Buy a Nexus.
That's what you have to deal with in Line Grapefruit. But that's not all - you're also on a time limit. In fact, you have a very limited amount of time to make it through the "path" (for lack of a better word). You need to snake your way through the winding trail without touching anything. The good news is that a grapefruit only kills you if it touches the end of the line - once you've made it past the grapefruit, nothing happens if it crosses the path you've made.
This is not an easy game, but it's quite unique - I can't recall seeing another game quite like it.
Tuesday, 29 November 2011
For laptop users, there's a new option to lock the program if your system is running on battery power -- so scheduled operations don't kick in and drain your power source at an inopportune moment. If you happen to have an SSD installed in your PC, you can head to the Disk Defrag options and exclude it from scanning (many think that defragmenting an SSD is a very bad idea).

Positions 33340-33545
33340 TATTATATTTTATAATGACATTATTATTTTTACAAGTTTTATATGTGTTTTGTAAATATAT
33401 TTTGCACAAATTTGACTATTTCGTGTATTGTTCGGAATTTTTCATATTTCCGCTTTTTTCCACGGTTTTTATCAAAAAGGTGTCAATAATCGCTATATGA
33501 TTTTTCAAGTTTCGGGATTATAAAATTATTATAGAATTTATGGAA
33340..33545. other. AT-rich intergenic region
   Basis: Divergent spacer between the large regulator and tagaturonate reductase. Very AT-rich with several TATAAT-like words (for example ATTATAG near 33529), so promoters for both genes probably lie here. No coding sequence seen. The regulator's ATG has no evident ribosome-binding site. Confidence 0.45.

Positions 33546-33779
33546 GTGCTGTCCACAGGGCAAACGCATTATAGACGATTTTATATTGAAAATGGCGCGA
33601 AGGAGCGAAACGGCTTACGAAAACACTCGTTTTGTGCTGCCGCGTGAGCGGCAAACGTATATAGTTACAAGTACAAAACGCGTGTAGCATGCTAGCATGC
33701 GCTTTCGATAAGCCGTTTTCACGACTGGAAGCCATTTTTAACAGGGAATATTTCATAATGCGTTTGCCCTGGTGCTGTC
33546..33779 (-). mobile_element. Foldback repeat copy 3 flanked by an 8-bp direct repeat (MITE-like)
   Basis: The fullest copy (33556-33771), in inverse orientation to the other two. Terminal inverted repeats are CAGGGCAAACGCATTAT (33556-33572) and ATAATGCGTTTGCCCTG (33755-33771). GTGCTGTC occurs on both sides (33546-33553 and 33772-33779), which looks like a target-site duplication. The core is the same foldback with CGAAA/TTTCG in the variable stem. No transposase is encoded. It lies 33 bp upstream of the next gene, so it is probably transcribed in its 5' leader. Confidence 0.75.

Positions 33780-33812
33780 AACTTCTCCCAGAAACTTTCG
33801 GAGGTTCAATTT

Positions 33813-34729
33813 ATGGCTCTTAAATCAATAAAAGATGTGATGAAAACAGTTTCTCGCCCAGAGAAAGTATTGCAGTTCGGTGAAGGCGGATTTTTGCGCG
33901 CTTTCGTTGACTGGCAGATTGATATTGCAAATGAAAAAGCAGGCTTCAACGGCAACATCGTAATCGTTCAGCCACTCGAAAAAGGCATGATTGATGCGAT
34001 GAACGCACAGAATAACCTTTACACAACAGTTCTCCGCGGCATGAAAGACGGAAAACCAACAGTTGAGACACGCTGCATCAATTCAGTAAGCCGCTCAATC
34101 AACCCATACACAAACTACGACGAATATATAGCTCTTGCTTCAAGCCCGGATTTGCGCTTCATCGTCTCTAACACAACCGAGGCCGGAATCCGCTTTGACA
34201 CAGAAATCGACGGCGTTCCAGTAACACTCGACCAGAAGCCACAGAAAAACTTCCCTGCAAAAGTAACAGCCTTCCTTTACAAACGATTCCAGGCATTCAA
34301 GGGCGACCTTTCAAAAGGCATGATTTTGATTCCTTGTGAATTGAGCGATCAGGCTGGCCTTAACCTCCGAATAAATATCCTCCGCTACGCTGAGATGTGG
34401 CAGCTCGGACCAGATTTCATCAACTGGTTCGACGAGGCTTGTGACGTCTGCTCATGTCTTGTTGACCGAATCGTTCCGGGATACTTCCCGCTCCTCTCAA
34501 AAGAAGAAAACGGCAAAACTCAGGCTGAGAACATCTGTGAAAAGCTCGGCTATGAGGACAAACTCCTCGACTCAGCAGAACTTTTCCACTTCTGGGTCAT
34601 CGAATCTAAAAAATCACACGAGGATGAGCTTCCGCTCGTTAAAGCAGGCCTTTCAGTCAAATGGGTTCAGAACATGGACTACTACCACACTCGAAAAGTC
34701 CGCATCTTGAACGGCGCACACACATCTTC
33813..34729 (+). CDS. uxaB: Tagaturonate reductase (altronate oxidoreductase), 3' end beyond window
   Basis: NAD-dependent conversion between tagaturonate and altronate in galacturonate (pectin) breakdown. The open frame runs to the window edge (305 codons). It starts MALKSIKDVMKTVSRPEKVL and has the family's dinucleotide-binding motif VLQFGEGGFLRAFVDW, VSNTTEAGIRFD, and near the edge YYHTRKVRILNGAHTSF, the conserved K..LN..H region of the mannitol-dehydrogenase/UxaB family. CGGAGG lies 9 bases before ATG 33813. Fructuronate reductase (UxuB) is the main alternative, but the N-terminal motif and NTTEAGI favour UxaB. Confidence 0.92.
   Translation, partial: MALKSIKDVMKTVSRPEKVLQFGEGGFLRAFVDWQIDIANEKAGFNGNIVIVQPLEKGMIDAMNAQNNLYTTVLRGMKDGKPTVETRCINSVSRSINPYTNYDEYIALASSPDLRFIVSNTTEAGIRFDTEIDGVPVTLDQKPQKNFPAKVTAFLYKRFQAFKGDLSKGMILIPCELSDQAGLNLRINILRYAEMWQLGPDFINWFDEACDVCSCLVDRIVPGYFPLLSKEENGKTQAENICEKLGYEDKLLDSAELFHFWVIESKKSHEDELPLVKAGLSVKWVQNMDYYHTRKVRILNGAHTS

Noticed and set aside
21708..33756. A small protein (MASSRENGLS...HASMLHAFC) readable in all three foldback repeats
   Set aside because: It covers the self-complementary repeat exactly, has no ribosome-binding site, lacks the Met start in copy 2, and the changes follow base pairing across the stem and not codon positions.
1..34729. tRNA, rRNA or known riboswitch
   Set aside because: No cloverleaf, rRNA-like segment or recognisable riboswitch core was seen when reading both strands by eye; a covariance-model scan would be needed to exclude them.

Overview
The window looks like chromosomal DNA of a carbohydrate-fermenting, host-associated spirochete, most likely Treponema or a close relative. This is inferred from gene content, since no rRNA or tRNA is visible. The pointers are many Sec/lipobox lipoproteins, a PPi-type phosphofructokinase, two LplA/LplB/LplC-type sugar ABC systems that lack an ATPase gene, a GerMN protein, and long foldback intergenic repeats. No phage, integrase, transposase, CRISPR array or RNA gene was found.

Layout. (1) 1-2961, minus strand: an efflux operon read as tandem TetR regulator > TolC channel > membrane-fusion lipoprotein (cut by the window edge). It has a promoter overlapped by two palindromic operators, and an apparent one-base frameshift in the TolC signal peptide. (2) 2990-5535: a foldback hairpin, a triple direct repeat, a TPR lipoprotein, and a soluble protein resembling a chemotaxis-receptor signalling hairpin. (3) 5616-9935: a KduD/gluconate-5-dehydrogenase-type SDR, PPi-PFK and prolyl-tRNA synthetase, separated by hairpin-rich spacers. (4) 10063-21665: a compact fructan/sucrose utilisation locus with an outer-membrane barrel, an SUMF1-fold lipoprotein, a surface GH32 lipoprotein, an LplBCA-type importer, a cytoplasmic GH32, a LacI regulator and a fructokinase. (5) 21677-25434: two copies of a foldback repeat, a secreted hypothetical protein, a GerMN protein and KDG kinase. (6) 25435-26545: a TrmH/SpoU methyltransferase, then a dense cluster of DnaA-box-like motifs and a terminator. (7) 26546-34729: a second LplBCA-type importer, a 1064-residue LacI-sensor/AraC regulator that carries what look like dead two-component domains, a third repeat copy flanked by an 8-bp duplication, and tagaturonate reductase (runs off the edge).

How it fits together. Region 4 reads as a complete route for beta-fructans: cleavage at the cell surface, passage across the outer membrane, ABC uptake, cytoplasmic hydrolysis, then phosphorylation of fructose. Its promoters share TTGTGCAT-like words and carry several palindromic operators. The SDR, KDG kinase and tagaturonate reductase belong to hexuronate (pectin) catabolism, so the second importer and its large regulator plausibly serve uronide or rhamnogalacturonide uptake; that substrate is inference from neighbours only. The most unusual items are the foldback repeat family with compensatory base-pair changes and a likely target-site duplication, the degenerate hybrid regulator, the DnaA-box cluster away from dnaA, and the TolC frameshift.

Auslogics Disk Defrag is a free download and works with most versions of Windows.
Time Warner Cable has announced that its TWC app for Honeycomb tablets is now available in the Android Market. Compatible with any set-top box or DVR running the Time Warner "Navigator" program guide, the app doesn't allow live streaming of television shows but it has some pretty cool features. You can see seven days of TV listings, control and program your DVR through the app, search TV listings by title or episode name, and even use your tablet as a remote control for supported cable boxes and DVR's.
TWC says the app has been "certified" to run as intended on the Motorola Xoom and the Samsung Galaxy Tab 10.1, but should work just fine with any tablet running Android 3.1 or higher. It's free in the Market, and you can find the download link after the break.